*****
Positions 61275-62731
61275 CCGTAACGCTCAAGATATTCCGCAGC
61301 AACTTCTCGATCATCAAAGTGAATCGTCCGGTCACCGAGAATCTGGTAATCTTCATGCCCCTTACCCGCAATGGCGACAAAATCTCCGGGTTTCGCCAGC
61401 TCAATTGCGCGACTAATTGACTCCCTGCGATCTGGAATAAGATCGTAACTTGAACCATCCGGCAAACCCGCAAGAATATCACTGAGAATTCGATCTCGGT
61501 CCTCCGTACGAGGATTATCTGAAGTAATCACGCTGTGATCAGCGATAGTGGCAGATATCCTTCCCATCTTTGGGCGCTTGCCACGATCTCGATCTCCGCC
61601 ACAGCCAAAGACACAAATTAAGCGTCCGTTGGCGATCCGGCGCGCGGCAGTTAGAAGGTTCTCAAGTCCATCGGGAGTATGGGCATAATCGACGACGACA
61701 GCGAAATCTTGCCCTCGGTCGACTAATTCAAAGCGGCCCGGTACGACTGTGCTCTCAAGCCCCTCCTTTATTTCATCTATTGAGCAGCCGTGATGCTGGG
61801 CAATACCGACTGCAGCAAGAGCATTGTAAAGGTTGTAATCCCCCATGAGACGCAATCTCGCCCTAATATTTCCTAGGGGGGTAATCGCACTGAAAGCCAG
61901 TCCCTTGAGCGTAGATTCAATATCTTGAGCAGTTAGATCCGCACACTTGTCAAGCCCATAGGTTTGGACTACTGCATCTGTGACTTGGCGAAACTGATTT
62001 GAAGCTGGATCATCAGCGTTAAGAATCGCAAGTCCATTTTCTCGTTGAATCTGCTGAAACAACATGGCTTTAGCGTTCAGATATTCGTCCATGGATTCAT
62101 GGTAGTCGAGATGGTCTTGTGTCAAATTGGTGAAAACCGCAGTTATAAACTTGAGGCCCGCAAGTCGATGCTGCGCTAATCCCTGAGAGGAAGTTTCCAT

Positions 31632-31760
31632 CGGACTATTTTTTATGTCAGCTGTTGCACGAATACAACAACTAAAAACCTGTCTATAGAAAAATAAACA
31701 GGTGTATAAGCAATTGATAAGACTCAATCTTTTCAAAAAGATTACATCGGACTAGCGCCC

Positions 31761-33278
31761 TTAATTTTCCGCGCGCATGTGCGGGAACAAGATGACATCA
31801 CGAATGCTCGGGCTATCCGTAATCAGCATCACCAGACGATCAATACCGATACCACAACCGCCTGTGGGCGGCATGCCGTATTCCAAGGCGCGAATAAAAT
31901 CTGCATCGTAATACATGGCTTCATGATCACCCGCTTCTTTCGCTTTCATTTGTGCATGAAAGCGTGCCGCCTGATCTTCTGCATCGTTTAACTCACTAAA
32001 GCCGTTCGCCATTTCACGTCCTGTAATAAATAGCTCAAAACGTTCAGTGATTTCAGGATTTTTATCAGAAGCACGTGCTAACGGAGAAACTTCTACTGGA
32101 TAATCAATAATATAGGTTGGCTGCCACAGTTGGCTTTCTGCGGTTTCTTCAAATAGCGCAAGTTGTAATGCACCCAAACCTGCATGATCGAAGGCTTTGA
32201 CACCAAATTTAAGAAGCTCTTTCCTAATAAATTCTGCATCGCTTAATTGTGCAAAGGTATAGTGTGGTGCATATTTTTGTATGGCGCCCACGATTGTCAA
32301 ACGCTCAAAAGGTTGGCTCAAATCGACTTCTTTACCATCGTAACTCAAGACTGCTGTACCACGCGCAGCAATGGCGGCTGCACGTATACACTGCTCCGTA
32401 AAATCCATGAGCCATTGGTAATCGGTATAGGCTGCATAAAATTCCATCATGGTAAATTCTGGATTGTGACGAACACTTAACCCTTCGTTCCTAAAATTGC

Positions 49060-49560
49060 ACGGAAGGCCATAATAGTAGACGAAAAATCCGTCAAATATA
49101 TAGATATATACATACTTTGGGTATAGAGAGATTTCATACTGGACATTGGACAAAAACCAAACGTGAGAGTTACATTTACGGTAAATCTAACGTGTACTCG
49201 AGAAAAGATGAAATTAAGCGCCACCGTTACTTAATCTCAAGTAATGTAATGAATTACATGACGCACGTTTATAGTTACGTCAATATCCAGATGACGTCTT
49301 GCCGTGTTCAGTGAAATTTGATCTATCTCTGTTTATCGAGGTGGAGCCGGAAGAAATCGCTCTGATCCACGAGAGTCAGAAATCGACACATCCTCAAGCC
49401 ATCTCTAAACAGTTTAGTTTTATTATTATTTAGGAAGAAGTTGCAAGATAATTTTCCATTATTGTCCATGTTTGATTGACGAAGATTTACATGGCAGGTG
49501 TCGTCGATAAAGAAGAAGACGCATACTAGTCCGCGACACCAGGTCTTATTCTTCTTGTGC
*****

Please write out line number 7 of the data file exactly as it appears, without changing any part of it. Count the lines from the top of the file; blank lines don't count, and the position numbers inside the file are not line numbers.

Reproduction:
61701 GCGAAATCTTGCCCTCGGTCGACTAATTCAAAGCGGCCCGGTACGACTGTGCTCTCAAGCCCCTCCTTTATTTCATCTATTGAGCAGCCGTGATGCTGGG